A NEW roadmap detailing Scotland’s long-term move away from coronavirus restrictions is to be released.

Nicola Sturgeon told MSPs that considerations must be made of more firm adaptations to allow Scots to “live with” the virus.

The First Minister said that a revised framework for dealing with the virus will be released in the coming weeks, following input from parliament and business organisations.

It comes as she announced a “phased and careful” relaxation of rules amid “cautious optimism” that the Omicron wave has “turned a corner”.

From Monday, the 500-person cap on attendance at outdoor events, including inside stadiums, will come to an end.

In a marked change of language to previous speeches, the First Minister said: “This [new framework] is intended to set out how we might adapt, medium to longer term, to living with the virus in a way that still mitigates the harm it does but without the kind of restrictive measures that we are all tired of and which do harm in other ways.

“Living with the virus is what we all desperately want to do.”

She added: “We know that we cannot continually rely on restrictive measures to manage the virus.

“But equally we cannot be indifferent to the continued risks the virus poses to health and wellbeing.

“So we need to consider what adaptations we can make to manage these risks in a way that is much less disruptive to our lives and much less of a daily presence in our minds.”

Speaking to STV earlier in the week, Ms Sturgeon hinted that continued measures such as face coverings could be necessary to allow other restrictions to be eased.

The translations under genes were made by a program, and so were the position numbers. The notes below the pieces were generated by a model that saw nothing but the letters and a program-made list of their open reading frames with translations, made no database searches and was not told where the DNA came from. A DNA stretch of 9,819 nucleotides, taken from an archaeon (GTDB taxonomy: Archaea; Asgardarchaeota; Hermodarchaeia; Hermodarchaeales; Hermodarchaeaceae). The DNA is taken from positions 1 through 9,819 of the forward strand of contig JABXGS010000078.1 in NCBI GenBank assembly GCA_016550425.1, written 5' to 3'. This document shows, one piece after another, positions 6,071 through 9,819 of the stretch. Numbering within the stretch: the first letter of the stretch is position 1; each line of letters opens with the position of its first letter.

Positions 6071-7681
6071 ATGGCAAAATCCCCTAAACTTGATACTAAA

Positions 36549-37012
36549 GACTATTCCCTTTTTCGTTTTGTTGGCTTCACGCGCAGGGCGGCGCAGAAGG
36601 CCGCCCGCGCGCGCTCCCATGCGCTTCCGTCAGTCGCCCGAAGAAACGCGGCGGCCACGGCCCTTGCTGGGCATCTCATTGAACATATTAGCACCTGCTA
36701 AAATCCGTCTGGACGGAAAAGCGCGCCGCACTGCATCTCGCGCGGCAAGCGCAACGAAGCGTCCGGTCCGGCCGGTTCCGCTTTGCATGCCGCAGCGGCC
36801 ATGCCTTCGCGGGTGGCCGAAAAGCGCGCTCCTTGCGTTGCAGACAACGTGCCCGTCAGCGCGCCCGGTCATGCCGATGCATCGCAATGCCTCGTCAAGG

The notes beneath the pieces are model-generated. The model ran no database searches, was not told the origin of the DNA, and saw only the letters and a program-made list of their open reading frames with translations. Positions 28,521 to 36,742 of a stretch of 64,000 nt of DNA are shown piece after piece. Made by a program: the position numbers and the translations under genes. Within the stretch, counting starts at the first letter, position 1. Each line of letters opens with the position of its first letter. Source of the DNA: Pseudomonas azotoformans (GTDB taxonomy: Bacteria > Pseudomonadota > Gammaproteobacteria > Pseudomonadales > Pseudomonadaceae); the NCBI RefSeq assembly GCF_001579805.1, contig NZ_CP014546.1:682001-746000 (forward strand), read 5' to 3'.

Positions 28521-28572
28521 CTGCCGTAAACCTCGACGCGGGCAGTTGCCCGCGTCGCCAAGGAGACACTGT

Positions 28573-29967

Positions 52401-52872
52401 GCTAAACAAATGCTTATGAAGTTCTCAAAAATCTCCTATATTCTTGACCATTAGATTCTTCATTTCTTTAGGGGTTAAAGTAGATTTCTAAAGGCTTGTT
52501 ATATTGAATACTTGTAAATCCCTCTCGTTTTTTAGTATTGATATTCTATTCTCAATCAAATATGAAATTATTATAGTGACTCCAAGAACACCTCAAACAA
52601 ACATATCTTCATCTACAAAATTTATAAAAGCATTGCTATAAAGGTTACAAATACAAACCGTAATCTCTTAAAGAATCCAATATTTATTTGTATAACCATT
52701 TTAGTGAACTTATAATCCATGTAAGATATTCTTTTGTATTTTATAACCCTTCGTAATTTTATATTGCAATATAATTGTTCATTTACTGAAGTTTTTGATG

HeraldScotland: Nicola Sturgeon addressing MSPsNicola Sturgeon addressing MSPs

She said: “Sometimes when you hear people talk about learning to live with Covid, what seems to be suggested is that one morning we’ll wake up and not have to worry about it anymore, and not have to do anything to try to contain and control it.

“That’s not what I mean when I say ‘learning to live with it’. Instead, we will have to ask ourselves what adaptations to pre-pandemic life – face coverings, for example – might be required in the longer-term to enable us to live with it with far fewer protective measures.”

Previously, the Scottish Government ‘road map’ was used as a way to mark progress for areas through different ‘levels’ of localised Covid restrictions. There is no suggestion at this moment that any framework out of restrictions would be done on anything other than a nationwide basis.

Scottish Conservative leader Douglas Ross credited the Scottish public’s “good sense” for turning the tide on Omicron

He added:  “People across Scotland got their booster. Took tests. Self-isolated when they needed to. They were cautious to protect their families’ health, and especially careful around the vulnerable.

 “That’s why the data is more positive. It’s not because of government restrictions.”

Scottish Labour leader Anas Sarwar said the new framework “must include clear trigger points for any future restrictions, such as the rate of infections, hospitalisations and staff absences”.